This season, Portland has struggled to recreate 2017’s defensive cohesion and attacking creativity. North Carolina, by contrast, has developed into the best team in the NWSL with a swarming attack, aggressive forechecking defense, and a tenacious midfield that helps shield their somewhat slow-footed backline.
I have little doubt that with hard work and some good fortune Portland can scramble into the 2018 playoffs. But - barring a miracle - all that will do is force the Thorns to try again to beat North Carolina some time in September.
Portland was the boss of 2016, and Paul Riley’s Western New York Flash got smarter and more dangerous each time they met Portland in the regular season, until in the semifinal they figured out that to beat the Thorns you just had to beat up on them. They did, and it worked.
Mark Parsons’ Thorns have had three shots at this year’s boss and look no closer to figuring them out than they did back in March.
So there it is, Thorns.
Riley figured you out in three matches two years ago.
You now have just about six weeks, and just one more match, to return the disfavor.
Let’s do that.
Player Ratings and Comments
Crnogorcevic (58’ - +2/-6 : +1/-1 : +3/-7) Die Schweitzerin’s first half rating is pulled way down by her passing, which was atrocious - every single minus was a pass that went right to a blue shirt. Other than that, Crnogorcevic was just stranded, unable to get service from Portland’s overrun midfield, and forced to race back every time North Carolina tore off upfield.
I’m reading suggestions that Portland should try to play long balls against North Carolina. I think the combination of the Courage’s defensive strengths and Portland’s forwards playing styles make that tactic unlikely to succeed. Raso works best when running at defenders and AMC has become a sort of poacher, mixing it up in a helter-skelter penalty area and picking up loose balls. Going Route 1 and bombing long balls into the heart of the Courage defense simply lets the Abbys (Dahlkemper and Erceg) minimize their weakness - lack of pace - and accentuate their strengths; tight marking and tough tackling.
Raso (78’ - +4/-1 : +2/-0 : +6/-1) Hayley Raso had the same problems Crnogorcevic did; she couldn’t get the ball, and when she did it was usually in a muddle of bodies from which she couldn’t get a clean strike. She did have a good run in the 48th minute, but her cross went to nobody because nobody was there to receive it. Most of her pluses are defensive, which gives you an idea of the sort of night Raso had.
Raso may have suffered from Tournament of Nations exhaustion. In the 72nd minute Sinclair hit a pretty lead pass down the right touchline, the sort of pacey through-ball that Raso usually feasts on. Raso was so lead-footed that she couldn’t even get close to it before Debinha strolled over and cleaned it away. That she came off just minutes later makes me suspect she was gassed by some time around the hour mark, which is a very un-Raso thing.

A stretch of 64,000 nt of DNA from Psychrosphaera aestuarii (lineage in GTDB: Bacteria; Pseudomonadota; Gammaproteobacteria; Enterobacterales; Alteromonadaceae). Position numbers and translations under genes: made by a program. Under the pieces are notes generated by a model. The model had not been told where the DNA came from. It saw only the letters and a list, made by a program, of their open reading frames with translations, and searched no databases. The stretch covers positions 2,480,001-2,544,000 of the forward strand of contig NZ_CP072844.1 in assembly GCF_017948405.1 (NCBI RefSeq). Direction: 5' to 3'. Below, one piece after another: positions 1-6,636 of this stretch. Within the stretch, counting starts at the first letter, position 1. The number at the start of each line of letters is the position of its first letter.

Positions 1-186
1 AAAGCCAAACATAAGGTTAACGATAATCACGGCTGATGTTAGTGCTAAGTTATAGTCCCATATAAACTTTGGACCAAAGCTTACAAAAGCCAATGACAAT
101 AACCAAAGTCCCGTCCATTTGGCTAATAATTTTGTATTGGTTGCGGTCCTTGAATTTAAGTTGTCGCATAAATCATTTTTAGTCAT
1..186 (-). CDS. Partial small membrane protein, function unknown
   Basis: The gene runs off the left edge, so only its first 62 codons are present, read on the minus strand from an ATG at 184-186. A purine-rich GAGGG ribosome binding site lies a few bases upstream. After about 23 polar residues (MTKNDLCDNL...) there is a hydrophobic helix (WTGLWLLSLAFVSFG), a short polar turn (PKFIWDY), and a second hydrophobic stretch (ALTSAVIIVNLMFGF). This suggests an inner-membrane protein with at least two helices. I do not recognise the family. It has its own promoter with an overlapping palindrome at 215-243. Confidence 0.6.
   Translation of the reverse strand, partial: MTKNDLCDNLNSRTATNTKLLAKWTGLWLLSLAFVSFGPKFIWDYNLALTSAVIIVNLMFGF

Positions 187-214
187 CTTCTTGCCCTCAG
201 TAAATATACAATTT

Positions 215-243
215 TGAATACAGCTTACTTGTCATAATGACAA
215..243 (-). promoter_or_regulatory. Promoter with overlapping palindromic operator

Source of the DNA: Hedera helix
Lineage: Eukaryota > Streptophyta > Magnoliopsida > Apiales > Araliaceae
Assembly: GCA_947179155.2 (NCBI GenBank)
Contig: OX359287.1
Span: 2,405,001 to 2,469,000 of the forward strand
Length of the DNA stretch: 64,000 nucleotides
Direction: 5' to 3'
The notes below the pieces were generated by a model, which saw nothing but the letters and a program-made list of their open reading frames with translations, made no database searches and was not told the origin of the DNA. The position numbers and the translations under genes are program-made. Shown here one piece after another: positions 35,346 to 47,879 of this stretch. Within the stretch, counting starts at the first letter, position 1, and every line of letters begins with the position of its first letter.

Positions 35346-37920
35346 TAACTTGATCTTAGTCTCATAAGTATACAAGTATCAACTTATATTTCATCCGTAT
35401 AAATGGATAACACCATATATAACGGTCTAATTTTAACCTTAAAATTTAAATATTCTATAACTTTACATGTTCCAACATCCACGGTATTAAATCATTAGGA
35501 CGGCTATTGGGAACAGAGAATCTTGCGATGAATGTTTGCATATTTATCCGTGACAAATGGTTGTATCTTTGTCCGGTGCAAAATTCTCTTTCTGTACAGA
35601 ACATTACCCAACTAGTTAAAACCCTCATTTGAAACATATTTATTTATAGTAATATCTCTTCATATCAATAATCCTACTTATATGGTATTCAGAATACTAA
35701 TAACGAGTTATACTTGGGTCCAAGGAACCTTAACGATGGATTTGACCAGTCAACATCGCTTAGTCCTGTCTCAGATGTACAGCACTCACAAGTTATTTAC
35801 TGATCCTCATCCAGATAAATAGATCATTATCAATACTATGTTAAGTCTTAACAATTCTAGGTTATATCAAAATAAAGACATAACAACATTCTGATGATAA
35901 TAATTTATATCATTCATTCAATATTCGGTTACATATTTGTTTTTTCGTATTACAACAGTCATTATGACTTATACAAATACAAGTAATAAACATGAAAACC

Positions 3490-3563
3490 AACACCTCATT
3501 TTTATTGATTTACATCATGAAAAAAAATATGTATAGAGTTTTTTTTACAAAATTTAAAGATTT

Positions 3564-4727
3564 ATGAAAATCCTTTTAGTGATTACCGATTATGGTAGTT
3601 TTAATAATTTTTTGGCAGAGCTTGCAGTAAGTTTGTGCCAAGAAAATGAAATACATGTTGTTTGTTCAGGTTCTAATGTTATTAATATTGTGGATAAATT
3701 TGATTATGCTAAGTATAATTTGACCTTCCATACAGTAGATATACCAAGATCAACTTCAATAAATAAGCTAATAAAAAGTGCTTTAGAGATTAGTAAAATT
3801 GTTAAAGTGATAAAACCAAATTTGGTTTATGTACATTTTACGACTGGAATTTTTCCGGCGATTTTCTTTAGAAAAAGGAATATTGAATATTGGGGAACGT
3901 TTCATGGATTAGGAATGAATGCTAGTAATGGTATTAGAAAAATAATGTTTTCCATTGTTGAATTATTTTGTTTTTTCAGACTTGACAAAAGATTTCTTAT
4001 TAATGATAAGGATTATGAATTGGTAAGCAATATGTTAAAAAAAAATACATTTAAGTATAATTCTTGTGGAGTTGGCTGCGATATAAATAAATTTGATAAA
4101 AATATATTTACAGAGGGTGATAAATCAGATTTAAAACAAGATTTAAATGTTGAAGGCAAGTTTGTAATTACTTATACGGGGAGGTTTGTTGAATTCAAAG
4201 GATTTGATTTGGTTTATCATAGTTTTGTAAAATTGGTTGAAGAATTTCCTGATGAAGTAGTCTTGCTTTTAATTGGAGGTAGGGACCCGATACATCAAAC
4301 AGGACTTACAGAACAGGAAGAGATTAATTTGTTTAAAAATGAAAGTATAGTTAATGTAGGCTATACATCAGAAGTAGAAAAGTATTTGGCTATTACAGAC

Foord (32’ - +3/-2) By the time she came on, Portland had been run ragged, so Caitlin Foord didn’t get much opportunity to show attacking flair. She did have some nice runs, winning a corner in the 63rd minute, and getting open to fire a hard shot at Katelyn Rowland in the 71st. She also showed the rust of her long layoff, misplaying a pass to Heath that killed off a promising attack in the 75th minute and then running into traffic and getting tackled for loss in the 86th. We’ll need to see more of her to find out whether she’s as good as advertised.
Heath (+9/-4 : +5/-3 : +14/-7) If I was handing out a Woman of the Match for this one (and the taste is still so sour that it’s hard to do that) I’d give it to Tobin Heath for never giving up. Heath continued creating, probing at North Carolina’s defense, and just being a nuisance to the Courage from kickoff until the final whistle.
She did show her usual tendency to dribble into trouble - 5 of her 7 minuses are for being tackled for loss - but that was more forgivable on an evening when the Thorns weren’t creating much otherwise. Tough match, working hard for a losing effort. InStat agrees with me; Heath’s Index of 191 is second best on the team behind Horan’s 203.
Sinclair (+3/-4 : +3/-0 : +6/-4) By her own standards, a shockingly poor evening for Captain Sinclair. Sinc lost 10 of her 17 individual challenges, succeeded in only slightly more than 60% of her attacking moves, and completed only 71% of her passes.
Worse, for Portland, Sinc was just not able to impact the match. In attack, she couldn’t connect with her passes and didn’t get a good look at goal. In defense, North Carolina ran around her like a practice cone. Sinc needs to shrug this one off and move on.
Boureille (+5/-5 : +5/-6 : +10/-11) Celeste Boureille had a hell of an assignment last weekend. With Horan, Heath, and Sinclair pushing up she had to try and lock down the back of the midfield with North Carolina running wild at her. I can’t even imagine what that was like - it must have looked like a junior high school recess. Boureille did decently overall but not surprisingly she was also over- and outrun repeatedly.